Leading up to the release of Take the Bai Road, and the re-release of Bai Tide, I’ve started a blog series about various espionage terms. Today’s installment? An exploration of CIA Headquarters, which are actually pretty cool.
You know what’s annoying? The CIA won’t give authors a tour of their building. Wait. Scratch that. They will, if you’re a major headline-type author (I happen to know that several of the instructors at the 2014 ThrillerFest I went to got to go on a tour after the conference), but regular schmoes need not apply. I’ve asked the CIA’s entertainment liaison, just to confirm I’m not a big enough deal, yet. That’s a good goal, right, guys? To be a big enough deal as a writer to merit a tour of CIA Headquarters?
Anyway, the CIA’s Headquarters in Langley, Virginia are pretty cool. Not much of Bai Tide takes place there, but parts of Blood Money do, as do parts of Take the Bai Road. Here’s what you need to know about one of the more secretive workplaces in the country.
This is the Old Headquarters Building (or OHB for those in the know). It’s a feat of 1950’s architecture, the designers of which worked off DCI Allen Dulles’ vision of a college-like campus for officers to work in. It contains a whopping 1,400,000 square feet of space.
I’ve had to use a little creative license to imagine how that space is utilized. The CIA is understandably cagey about the layout of their building, but they do share some aspects of it. Like this awesome tile inlay on the lobby floor:
This seal is made of granite and measures sixteen feet across. The symbology of the seal is as follows: Eagle (Our national bird, it stands for strength and alertness) Sixteen-point star (Represents the convergence of intelligence data from around the world that all meets at a central point) Shield (Defense)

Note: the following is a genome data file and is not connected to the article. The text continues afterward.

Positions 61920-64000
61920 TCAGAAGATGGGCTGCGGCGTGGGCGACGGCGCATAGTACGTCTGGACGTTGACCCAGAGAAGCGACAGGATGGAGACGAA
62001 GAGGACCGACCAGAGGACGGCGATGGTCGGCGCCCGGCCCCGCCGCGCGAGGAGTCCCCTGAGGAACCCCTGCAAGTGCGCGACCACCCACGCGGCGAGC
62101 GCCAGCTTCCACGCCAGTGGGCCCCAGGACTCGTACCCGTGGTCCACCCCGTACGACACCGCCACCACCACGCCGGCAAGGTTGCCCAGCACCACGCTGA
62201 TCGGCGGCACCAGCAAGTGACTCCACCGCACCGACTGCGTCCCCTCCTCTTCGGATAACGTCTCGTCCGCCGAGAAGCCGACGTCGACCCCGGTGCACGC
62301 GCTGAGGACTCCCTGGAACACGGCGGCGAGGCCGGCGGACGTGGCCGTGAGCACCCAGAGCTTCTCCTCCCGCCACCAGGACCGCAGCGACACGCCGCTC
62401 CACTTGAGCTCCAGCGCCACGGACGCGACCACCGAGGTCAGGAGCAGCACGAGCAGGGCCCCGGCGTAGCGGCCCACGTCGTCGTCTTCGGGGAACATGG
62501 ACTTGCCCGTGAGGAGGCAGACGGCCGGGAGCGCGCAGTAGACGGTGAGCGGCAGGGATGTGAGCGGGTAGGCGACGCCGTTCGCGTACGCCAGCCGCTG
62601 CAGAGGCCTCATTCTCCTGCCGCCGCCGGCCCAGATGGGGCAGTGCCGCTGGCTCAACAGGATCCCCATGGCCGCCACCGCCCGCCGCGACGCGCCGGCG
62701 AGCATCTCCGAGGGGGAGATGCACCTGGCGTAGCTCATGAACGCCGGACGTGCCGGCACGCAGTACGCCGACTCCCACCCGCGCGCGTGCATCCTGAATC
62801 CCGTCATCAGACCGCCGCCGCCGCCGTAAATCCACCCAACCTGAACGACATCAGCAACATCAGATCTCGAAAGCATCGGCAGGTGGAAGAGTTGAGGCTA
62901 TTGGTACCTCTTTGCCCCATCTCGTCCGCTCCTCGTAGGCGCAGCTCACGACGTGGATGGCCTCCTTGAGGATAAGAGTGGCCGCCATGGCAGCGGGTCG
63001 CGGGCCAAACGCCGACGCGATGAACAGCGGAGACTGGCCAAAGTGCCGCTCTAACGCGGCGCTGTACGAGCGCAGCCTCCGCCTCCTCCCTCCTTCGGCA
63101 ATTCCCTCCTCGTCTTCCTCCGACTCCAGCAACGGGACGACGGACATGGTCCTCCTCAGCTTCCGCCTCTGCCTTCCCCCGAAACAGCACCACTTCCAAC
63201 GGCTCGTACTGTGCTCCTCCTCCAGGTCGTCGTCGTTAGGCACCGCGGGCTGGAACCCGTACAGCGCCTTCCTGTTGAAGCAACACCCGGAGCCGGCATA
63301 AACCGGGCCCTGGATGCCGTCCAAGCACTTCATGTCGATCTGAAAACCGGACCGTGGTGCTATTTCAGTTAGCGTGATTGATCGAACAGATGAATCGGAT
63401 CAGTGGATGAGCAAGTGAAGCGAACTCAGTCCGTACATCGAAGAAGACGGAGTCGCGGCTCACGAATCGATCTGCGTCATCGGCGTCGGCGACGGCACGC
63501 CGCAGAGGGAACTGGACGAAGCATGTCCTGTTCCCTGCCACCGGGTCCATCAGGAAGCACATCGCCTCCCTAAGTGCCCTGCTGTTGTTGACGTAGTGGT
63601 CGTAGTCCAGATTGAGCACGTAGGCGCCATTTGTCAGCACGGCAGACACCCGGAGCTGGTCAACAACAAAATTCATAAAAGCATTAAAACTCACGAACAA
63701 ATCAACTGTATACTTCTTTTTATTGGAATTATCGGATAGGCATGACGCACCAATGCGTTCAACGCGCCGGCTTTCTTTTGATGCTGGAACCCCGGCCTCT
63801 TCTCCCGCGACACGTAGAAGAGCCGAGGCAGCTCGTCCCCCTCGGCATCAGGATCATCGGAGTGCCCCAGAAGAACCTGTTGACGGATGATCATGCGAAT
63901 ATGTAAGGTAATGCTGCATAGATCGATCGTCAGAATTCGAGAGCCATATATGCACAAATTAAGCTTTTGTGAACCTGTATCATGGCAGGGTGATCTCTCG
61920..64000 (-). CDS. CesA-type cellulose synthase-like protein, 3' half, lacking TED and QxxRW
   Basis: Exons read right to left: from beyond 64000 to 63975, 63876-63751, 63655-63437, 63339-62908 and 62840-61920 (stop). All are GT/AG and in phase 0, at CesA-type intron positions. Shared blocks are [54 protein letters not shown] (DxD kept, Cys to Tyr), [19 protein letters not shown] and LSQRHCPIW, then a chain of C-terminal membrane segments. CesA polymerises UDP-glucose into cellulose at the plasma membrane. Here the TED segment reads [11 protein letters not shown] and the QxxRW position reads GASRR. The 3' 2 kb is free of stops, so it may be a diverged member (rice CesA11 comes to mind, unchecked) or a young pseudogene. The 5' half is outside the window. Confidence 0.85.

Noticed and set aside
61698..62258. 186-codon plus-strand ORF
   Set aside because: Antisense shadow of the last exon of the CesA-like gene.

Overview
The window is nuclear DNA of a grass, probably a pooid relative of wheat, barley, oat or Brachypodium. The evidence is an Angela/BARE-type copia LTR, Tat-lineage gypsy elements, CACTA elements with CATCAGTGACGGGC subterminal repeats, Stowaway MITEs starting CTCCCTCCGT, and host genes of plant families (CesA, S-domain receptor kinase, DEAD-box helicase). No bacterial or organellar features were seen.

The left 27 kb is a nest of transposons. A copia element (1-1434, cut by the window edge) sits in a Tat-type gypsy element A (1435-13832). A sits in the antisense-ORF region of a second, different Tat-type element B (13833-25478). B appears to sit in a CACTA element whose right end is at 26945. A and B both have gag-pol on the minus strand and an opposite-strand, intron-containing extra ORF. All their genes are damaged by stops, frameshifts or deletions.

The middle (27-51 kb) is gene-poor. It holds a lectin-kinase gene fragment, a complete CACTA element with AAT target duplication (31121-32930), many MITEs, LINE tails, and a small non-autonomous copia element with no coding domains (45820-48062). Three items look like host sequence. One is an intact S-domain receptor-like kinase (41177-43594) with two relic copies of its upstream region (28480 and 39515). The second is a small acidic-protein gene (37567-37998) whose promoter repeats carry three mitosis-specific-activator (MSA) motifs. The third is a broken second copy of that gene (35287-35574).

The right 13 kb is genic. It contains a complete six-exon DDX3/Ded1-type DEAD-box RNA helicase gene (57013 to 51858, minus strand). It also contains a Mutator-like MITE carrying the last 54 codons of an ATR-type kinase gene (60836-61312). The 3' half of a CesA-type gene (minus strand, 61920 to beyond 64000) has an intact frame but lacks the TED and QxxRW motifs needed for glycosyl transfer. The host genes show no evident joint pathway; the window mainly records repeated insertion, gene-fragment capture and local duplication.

This is the Memorial Wall, which is on the north wall of the OHB lobby. Each of the 125 stars represents an intelligence officer who gave his or her life in service of the U.S., The criteria for inclusion on the wall is strict: “Inclusion on the Memorial Wall is awarded posthumously to employees who lose their lives while serving their country in the field of intelligence. Death may occur in the foreign field or in the United States. Death must be of an inspirational or heroic character while in the performance of duty; or as the result of an act of terrorism while in the performance of duty; or as an act of premeditated violence targeted against an employee, motivated solely by that employee’s Agency affiliation; or in the performance of duty while serving in areas of hostilities or other exceptionally hazardous conditions where the death is a direct result of such hostilities or hazards.”
That book you see in the middle of the Memorial Wall? It’s the CIA Book of Honor. It lists the names of 91 officers who died in service, and 34 stars to represent the lives of those whose identities must, even in death, remain a secret. Can you imagine passing this every day on your way in to work?
Also in the OHB is the CIA Library. It’s extensive, and makes a prominent appearance in Take the Bai Road. Imagine every research tool you’d need to understand or investigate something from a different part of the world and you’ll find it in there.
The OHB is also home to several thoughtful memorials, a portrait gallery of directors past, a gallery of U.S. presidents, a museum filled with important items from the CIA’s storied past, and an art collection. It’s massive, and from what I’ve read, each new employee gets a tour their first day.
Now this is the New Headquarters Building, or NHB. By the 1980’s the CIA was bursting at the seams so they built this. It is two six-story office towers built into a hillside behind the OHB and the entrance is actually on the fourth floor.
They weren’t kidding about the college campus. The entire Headquarters property occupies 258 acres of land, and much of it is landscaped like this.
This is just one of many art installations on the CIA campus. It’s called Kryptos. Found at the entrance of the NHB, it contains complicated codes that apparently still have not fully been cracked.
Believe it or not, there actually is a Starbucks in CIA Headquarters. The first chapter of Take the Bai Road takes place there, as a matter of fact. Don’t believe me? Read this article on “Store Number 1.”
If you want more, the CIA’s website has a photo tour of their headquarters that’s a lot of fun. Feel free to take a look and let me know what captured your interest!
Did you enjoy this post? If so, be sure to order a copy of one of my books for more in-depth looks at the fascinating world of espionage!